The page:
Finnic Herald

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Finnic Herald
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The Finnish flag has come a long way since the first Finnish proto-flag was introduced in 1848. This picture introduces nine selected flag designs from over the years but in reality there are many more proposals and unofficial flag designs out there that are not featured in this picture.

The Finnish flag has come a long way since the first Finnish proto-flag was introduced in This picture introduces nine selected flag designs from . The Finnish Flag

The Suontaka Sword (Finnish: Suontaan miekka) was found in 1968 from a grave along with a body of a woman in Suontaka village of Häme, Finland. The grave dates to approximately 1030 AD but the sword was probably forged earlier in the 10th century. The sword is unique - a matching one has not been found anywhere in the world.

The Suontaka Sword (Finnish: Suontaan miekka) was found in 1968 from a grave along with a body of a woman in Suontaka village of Häme, Finland. The Suontaka Sword

The Suontaka Sword (Finnish: Suontaan miekka) was found in 1968 from a grave along with a body of a woman in Suontaka village of Häme, Finland. The grave dates to approximately 1030 AD but the sword was probably forged earlier in the 10th century. The sword is unique - a matching one has not been found anywhere in the world.

The Suontaka Sword (Finnish: Suontaan miekka) was found in 1968 from a grave along with a body of a woman in Suontaka village of Häme, Finland. The Suontaka Sword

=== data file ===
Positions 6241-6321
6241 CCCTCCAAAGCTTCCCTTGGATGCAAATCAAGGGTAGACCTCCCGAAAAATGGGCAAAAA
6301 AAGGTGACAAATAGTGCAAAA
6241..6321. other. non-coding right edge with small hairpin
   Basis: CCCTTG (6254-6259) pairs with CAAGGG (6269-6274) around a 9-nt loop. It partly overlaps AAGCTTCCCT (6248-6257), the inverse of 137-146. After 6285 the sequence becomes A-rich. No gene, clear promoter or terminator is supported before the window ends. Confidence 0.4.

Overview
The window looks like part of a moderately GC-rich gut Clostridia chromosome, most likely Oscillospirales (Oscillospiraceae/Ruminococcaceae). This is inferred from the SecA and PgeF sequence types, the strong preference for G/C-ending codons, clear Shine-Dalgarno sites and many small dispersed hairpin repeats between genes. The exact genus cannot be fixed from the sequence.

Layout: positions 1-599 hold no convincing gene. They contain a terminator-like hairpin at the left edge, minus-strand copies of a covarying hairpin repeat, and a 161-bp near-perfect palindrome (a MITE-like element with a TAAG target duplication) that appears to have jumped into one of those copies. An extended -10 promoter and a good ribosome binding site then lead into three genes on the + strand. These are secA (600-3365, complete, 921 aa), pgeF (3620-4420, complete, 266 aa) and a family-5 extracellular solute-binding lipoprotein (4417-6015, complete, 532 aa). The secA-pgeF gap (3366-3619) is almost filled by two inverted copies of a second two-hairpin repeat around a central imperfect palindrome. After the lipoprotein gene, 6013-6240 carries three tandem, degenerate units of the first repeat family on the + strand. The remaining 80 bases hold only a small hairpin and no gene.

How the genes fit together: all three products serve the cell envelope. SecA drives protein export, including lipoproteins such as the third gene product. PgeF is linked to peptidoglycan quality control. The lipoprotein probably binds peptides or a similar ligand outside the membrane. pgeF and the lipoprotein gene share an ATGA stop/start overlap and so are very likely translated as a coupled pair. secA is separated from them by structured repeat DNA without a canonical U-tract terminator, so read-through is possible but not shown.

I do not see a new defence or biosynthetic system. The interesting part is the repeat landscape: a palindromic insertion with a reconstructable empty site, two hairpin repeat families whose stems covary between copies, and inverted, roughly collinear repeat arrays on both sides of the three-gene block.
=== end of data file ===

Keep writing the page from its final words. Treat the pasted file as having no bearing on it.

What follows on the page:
The Suontaka Sword (Finnish: Suontaan miekka) was found in 1968 from a grave along with a body of a woman in Suontaka village of Häme, Finland. The grave dates to approximately 1030 AD but the sword was probably forged earlier in the 10th century. The sword is unique - a matching one has not been found anywhere in the world.

The Suontaka Sword (Finnish: Suontaan miekka) was found in 1968 from a grave along with a body of a woman in Suontaka village of Häme, Finland. The Suontaka Sword

The Suontaka Sword (Finnish: Suontaan miekka) was found in 1968 from a grave along with a body of a woman in Suontaka village of Häme, Finland. The grave dates to approximately 1030 AD but the sword was probably forged earlier in the 10th century. The sword is unique - a matching one has not been found anywhere in the world.

The Suontaka Sword (Finnish: Suontaan miekka) was found in 1968 from a grave along with a body of a woman in Suontaka village of Häme, Finland. The Suontaka Sword

The Suontaka Sword (Finnish: Suontaan miekka) was found in 1968 from a grave along with a body of a woman in Suontaka village of Häme, Finland. The grave dates to approximately 1030 AD but the sword was probably forged earlier in the 10th century. The sword is unique - a matching one has not been found anywhere in the world.

The Suontaka Sword (Finnish: Suontaan miekka) was found in 1968 from a grave along with a body of a woman in Suontaka village of Häme, Finland. The Suontaka Sword

Who was Kaleva? Did he really exist? The name Kaleva is all over Finnic folk poetry. The Finnish-Karelian epic Kalevala (literally the Land of Kaleva) and the Estonian epic Kalevipoeg (Son of Kalev) contain the name Kalev(a). In mythology Kaleva much like his sons are considered either giants or kings. The characters from ancient oral folk poetry are mostly considered mythological but they may very well be based on real people.

Baltic Finnic - languages (In Finnish: Itämerensuomalaiset kielet - In Estonian: Läänemeresoome keeled) are a branch of the Uralic language family spoken by about